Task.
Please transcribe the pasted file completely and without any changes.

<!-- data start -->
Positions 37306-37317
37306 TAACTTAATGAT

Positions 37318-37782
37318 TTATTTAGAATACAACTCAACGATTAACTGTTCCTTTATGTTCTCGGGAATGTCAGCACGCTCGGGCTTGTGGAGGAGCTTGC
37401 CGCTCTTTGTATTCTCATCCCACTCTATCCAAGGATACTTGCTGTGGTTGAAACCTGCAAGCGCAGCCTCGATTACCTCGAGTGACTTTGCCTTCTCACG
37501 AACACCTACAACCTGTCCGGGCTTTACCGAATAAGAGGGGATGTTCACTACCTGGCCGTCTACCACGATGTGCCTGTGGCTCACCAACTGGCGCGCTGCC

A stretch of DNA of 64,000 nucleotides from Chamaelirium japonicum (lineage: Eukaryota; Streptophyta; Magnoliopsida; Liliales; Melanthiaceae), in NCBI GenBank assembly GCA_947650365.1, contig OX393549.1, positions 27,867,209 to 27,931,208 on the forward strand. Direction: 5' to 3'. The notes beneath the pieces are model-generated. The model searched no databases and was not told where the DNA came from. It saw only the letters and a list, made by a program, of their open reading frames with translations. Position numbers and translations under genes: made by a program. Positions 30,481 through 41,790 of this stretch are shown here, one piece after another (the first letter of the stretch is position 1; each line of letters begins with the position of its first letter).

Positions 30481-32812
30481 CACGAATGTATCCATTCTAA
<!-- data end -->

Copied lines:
Positions 37306-37317
37306 TAACTTAATGAT

Positions 37318-37782
37318 TTATTTAGAATACAACTCAACGATTAACTGTTCCTTTATGTTCTCGGGAATGTCAGCACGCTCGGGCTTGTGGAGGAGCTTGC
37401 CGCTCTTTGTATTCTCATCCCACTCTATCCAAGGATACTTGCTGTGGTTGAAACCTGCAAGCGCAGCCTCGATTACCTCGAGTGACTTTGCCTTCTCACG
37501 AACACCTACAACCTGTCCGGGCTTTACCGAATAAGAGGGGATGTTCACTACCTGGCCGTCTACCACGATGTGCCTGTGGCTCACCAACTGGCGCGCTGCC

A stretch of DNA of 64,000 nucleotides from Chamaelirium japonicum (lineage: Eukaryota; Streptophyta; Magnoliopsida; Liliales; Melanthiaceae), in NCBI GenBank assembly GCA_947650365.1, contig OX393549.1, positions 27,867,209 to 27,931,208 on the forward strand. Direction: 5' to 3'. The notes beneath the pieces are model-generated. The model searched no databases and was not told where the DNA came from. It saw only the letters and a list, made by a program, of their open reading frames with translations. Position numbers and translations under genes: made by a program. Positions 30,481 through 41,790 of this stretch are shown here, one piece after another (the first letter of the stretch is position 1; each line of letters begins with the position of its first letter).

Positions 30481-32812
30481 CACGAATGTATCCATTCTAA